Discover more from Logo Histories' Extra Issue
Elements of Idea: The Arrow, 1975
Shigeo Fukuda explores the arrow as a symbol, mark and sign for Idea Magazine.
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The arrow is widely recognized more as a sign rather than a figure. It is the only form which possesses the quality of a visual language in that it has the nature of indicating direction and movement. It is because of this characteristic that the arrow has been used widely as a technique of expression, such as in visual art and visual communication.
The origin of the 'arrow sign, judging from its functional shape, can be traced back to the hand axe used in primitive hunting during the Stone Age. It can be seen on the relics of sharp instruments, such as the saw or needle, stone spear and stone knife made from the bones of wild and domestic animals, of those days.
The arrow sign, which forcefully expresses the functions of the arrow as a tool, has the great advantage even in the modern sense and as an explicit sign. The interesting point about the arrow sign is that it has a history as long as the arrow which was instrumental for mankind to survive. And it is widely used even today in its direct and applied forms in visual art and visual communication (symbol, mark and sign).
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The image of the arrow sign is almost limitless, according to the form of construction. In other words, the arrow sign can be varied freely. An arrow drawn in thin lines appears weak, delicate and somewhat unreliable in indicating direction. On the other hand, an arrow with thick and heavy-set lines with obtuse angle gives a sense of weight and slowness, but at the same time, a sense of stability.
The arrow sign, depending on the way it is expressed, seems to speak out with individuality. The arrow, originally created as an illustration to appeal to the senses as to space and time, has the possibility of possessing the quality of psychological emotional expression.
Most representative of such a quality are the arrow signs depicted by Saul Steinberg, an American well known for his philosophical cartoons, and French illustrator Jean Michel Folon. To them, the arrow sign is not just a sign to indicate direction. It goes further. The arrow signs they depict seem to conceive man's spiritual unrest as intellectual pathos.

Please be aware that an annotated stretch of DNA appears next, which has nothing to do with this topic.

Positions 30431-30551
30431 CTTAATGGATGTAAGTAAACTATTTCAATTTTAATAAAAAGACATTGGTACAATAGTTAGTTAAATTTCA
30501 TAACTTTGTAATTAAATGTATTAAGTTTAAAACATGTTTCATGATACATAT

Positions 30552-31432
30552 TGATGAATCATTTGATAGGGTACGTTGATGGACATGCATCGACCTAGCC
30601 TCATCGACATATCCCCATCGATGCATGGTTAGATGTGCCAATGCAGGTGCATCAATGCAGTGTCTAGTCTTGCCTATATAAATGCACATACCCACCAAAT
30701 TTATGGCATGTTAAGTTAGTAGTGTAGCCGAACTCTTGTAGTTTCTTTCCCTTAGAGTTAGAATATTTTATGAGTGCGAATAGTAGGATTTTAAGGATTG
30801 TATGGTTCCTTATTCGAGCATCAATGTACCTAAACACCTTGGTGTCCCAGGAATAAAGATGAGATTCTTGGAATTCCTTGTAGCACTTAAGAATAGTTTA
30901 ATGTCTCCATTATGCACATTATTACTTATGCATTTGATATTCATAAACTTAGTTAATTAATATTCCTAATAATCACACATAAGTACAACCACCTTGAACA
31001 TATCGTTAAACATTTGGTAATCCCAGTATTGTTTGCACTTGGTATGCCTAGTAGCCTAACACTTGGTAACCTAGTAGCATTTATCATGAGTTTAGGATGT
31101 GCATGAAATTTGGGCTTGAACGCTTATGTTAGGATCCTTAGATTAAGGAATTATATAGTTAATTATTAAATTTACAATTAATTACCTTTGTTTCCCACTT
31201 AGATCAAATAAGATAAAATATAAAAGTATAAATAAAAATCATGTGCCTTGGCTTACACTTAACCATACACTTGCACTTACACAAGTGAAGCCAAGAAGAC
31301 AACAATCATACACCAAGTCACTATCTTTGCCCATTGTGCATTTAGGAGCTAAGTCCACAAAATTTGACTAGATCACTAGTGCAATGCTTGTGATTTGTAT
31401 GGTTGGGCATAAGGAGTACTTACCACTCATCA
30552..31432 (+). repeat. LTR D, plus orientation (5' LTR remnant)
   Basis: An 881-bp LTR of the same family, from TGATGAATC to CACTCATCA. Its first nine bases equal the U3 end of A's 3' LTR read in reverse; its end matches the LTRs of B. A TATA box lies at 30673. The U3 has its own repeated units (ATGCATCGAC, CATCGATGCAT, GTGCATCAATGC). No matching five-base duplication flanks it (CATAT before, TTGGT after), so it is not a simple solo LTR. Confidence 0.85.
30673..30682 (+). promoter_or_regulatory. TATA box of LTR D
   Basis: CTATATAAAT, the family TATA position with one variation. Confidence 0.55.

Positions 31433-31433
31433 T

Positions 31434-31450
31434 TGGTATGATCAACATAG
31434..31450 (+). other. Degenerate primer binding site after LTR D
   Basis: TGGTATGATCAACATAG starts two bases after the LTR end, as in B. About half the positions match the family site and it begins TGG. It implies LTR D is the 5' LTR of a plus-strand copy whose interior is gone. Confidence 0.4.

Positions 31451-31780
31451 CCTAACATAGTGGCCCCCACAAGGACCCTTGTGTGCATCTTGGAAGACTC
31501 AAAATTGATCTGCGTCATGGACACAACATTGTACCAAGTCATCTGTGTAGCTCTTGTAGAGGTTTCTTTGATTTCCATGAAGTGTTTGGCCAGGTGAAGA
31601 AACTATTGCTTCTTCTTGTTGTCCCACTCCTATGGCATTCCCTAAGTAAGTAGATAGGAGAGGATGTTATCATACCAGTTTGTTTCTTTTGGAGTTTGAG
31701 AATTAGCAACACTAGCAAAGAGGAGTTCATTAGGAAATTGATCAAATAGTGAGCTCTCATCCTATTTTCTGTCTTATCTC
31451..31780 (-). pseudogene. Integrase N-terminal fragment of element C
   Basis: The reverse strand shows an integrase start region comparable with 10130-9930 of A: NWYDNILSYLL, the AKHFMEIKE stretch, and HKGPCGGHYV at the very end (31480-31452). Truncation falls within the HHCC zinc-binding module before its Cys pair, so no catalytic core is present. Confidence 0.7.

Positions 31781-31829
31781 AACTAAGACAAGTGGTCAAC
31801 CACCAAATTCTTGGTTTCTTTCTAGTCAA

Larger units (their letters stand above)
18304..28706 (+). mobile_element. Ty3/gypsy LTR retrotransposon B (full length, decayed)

The arrow sign, having community importance as a symbol and as a mark quite naturally appears as a symbol mark or trade mark in the industrial society, as a fundamental element of graphic design concept to contribute to the advance, enhancement. progress and expansion of that society. There are many instances of the arrow sign being used as a means to express the scale of progress of enterprises and allied industries. The arrow sign is a dynamic component factor for initials or letters. The arrow sign, as an element, thus plays a very active role in all formative art world.
It is believed that the arrow, when it transcends its original sense, increases its functional possibilities. It can be said that the arrow sign is latent with unknown appeal, much more than the utilization value it has now.
Another interesting thing about the arrow sign is that it cannot be found anywhere in Japan's traditional crests. To be sure, the arrow is taken up in forms of variations such as the arrow wheel, overlapping arrows, arrows pointing in different directions, etc., but there is not one traditional crest which depicts the quality of direction or movement.
From this phenomenon, it may be possible to explore the significance of origin and the raison d'etre of the arrow sign in Japan.
As a symbol of a never-ending turbulent human society, the arrow sign is expected to appear more and more as an element of graphic designs. That is why it is the time now to discern also the existing direction of the arrow.
About Logo Histories’ Extra Issue
Logo Histories' Perspectives unlocks opinion and insights lost to time, buried within the pages of rare out-of-print design books and magazines. Through this series, you'll come to understand the challenges and opportunities corporate identity designers of the past faced to help you better understand design practice of the present. For Logo Histories, click here.